With everything that has been going on in my life over the past month, I have seen a number of parallels with the Lent of two years ago. Entering into a battle with cancer, working with doctors and nurses, and holding onto the promises that Christ makes to all of us while preaching his love and new life to others.
So today I am posting a sermon from two years ago. It is the Maundy Thursday sermon that I preached as I was getting ready for surgery. I know that this is a day early, but tomorrow I will be undergoing a couple of tests and I am not sure if I will be able to post or not.
Let me know what you think.
Maundy Thursday Sermon – April 1, 2010
Not long after I became a father, a friend gave me some advice. He said, “Your children will be your greatest joy and your greatest challenge. They will make you smile and cry on the same day. They will fill your heart with joy, and your heart will break when they stumble and fall. But there is one key to being the best dad that you can be - love them. Just love them.
Words that have echoed in my head over and over throughout the years, love them, just love them. For it is in that love, in that wide embrace of grace, that relationships are built, restored, and flourish. It is in that love, that life-giving love, that the face of Christ shines through and we are given a glimpse of the glory of God.
Well, tonight, this Maundy Thursday, is all about love. It is about the love that Christ demonstrates for his disciples and us. It is about the love that flourishes in this body known as the church. It is about the love that we are called to share
Love them, just love them.
And it all starts with an ordinary little action. You see, Jesus uses this ordinary action, the washing of feet, to demonstrate an extraordinary love. And he calls his disciples, he invites you and me, to do the same.
Back in Jesus’ time, people commonly washed their own feet. When guests arrived at someone's home with feet covered in dust from the road, a good host would offer them a basin of water. The host would not do the washing, but would provide the water so that the guests could wash their own feet. In some cases the host would have a slave wash the feet of the guests. But it was understood that no free person would stoop down to wash the feet of another free person. Hospitality meant offering water and perhaps the services of a slave. It did not mean doing the washing.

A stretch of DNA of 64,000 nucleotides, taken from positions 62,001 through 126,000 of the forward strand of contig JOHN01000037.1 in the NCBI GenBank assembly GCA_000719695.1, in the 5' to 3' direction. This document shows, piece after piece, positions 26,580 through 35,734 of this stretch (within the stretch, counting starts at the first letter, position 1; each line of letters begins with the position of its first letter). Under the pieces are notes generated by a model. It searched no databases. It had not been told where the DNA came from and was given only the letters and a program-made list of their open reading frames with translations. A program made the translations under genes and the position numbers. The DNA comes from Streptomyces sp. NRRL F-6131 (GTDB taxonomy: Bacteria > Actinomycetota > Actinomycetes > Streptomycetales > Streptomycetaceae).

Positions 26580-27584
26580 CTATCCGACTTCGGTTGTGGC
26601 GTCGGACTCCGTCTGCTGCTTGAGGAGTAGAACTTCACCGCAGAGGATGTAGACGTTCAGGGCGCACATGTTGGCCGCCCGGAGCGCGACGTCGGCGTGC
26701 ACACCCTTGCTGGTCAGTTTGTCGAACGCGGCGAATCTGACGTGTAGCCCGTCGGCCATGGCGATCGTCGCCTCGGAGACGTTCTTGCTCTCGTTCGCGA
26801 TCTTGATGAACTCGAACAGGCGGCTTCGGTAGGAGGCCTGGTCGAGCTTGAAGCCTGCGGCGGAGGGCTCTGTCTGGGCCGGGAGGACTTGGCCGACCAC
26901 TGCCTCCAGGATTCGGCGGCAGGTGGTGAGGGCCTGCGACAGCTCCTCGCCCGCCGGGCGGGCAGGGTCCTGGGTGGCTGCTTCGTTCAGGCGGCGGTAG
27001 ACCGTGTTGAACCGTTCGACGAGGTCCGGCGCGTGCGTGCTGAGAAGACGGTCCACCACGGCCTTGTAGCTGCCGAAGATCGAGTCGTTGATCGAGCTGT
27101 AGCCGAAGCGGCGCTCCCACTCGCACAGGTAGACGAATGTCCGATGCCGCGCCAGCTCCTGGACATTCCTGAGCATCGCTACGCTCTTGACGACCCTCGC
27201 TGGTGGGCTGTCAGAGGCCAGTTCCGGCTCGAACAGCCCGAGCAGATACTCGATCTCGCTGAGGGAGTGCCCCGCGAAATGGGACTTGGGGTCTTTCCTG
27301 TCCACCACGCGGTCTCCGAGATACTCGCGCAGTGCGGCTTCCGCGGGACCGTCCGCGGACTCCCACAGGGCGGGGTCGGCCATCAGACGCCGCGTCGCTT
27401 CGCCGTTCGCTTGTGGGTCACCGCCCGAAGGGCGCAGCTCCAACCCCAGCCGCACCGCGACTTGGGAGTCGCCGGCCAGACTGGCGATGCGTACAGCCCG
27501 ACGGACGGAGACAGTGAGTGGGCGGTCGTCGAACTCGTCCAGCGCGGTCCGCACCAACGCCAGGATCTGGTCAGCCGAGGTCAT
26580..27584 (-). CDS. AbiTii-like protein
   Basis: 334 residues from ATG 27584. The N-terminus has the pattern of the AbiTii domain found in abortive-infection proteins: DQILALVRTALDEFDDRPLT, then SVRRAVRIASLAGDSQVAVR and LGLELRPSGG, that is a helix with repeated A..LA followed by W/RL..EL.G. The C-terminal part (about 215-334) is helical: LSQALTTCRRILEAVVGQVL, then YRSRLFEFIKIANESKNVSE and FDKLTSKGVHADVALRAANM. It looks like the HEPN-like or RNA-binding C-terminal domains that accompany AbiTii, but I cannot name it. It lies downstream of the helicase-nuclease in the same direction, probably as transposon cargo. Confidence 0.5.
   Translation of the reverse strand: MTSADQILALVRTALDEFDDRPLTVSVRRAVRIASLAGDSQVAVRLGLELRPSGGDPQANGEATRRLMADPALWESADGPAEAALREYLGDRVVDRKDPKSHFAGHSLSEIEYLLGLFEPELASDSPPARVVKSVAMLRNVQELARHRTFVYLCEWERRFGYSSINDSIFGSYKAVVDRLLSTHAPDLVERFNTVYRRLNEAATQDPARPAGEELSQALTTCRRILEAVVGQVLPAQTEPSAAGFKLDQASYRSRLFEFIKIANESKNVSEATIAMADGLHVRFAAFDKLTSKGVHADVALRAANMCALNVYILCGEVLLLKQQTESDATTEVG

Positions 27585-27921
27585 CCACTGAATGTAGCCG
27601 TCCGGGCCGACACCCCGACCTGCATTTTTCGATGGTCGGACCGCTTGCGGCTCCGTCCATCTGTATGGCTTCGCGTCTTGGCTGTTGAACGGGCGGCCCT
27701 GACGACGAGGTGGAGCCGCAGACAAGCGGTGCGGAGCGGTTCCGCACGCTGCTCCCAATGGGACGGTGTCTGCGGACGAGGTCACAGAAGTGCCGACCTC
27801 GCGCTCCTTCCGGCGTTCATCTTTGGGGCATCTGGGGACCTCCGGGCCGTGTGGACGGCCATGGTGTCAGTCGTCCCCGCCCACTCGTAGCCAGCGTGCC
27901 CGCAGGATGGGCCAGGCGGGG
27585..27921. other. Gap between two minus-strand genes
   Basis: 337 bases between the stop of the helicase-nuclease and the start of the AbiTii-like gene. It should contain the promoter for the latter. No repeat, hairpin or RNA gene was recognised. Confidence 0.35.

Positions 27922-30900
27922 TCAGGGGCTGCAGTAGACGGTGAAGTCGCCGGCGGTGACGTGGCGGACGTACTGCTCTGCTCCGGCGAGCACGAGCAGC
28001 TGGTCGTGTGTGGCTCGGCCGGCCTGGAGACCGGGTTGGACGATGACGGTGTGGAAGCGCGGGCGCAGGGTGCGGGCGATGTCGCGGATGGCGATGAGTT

For a free person to wash someone else's feet meant that he or she was taking on the role of a slave. The only reason someone would do this was to show complete and utter devotion to another person. That is what Jesus does here.
He assumes the role of a slave to show the depth of his love for his disciples. Love them, just love them – and he does this by serving them. And his love does not stop here.
No, Jesus continues to live out the love he has for us by inviting us to share in a meal. He gathers with us at a table. He breaks some bread. He lifts a cup and he says to us – this is me.
This is my body, this is my blood. This is what gives me life. And when you eat and drink of this, when you share in this meal, it will give you life, too.
Yes, in this meal we are given the strength that we need to make it through all trials or struggles we may be facing. We are giving the gift of knowing that the God who called us by name, the God who claimed us as his own, is also the one who showers us with grace and forgiveness. Yes, God is the one who wipes away our sins, cleanses us, and empowers us to go out into this world that he has created and live as little Christ’s for other.
Love them, just love them.
Yes, Jesus does this. He loves us by giving his very being to us and reminds us every time we share in this meal, he is present. He is here. Through his body and blood he is recreating, forgiving sins, and creating a new life in each and every one of us. Talk about love!
He then loves us, just loves us, by encouraging and calling us to community building. You see, in telling the disciples to wash one another's feet, in calling us to share in a meal, and in commanding us to love, to love as he has first loved us, as we hear at the end of the gospel reading (John 13:1-17, 31b-35), Jesus is inviting us to be about community building.
For in the serving of each other, in the eating with each other, in the loving of one another, a community is created. A community that we now call the Body of Christ. And it is in this body that the love of God is reflected. Reflected to those gathered here, and reflected to those who are not yet a part of the body. Reflected to all of creation.
Over the past month I have come to see this love, this amazing love, with new eyes. With all of the struggles, with all of the sorrow, with all of the questioning and the crying out, God has spoken to me through this great body of his. This has forever enhanced the way I see this Maundy Thursday. For I have seen the service of Christ shared with me and my family by you. In prayers, cards, and the wonderful hugs. I have gathered at this table with this great body. Shared in the meal that promises to bring hope and healing. Knowing that I gather with others who are struggling as well, that we all gather to receive that body and blood that we so desperately need. And I have experienced the love, the life-giving love of Christ, for I have seen his face, and I have seen it in you.
Love them, just love them.
That is the mantra of Mandy Thursday. A mantra of love, a mantra of compassion, a mantra of new life.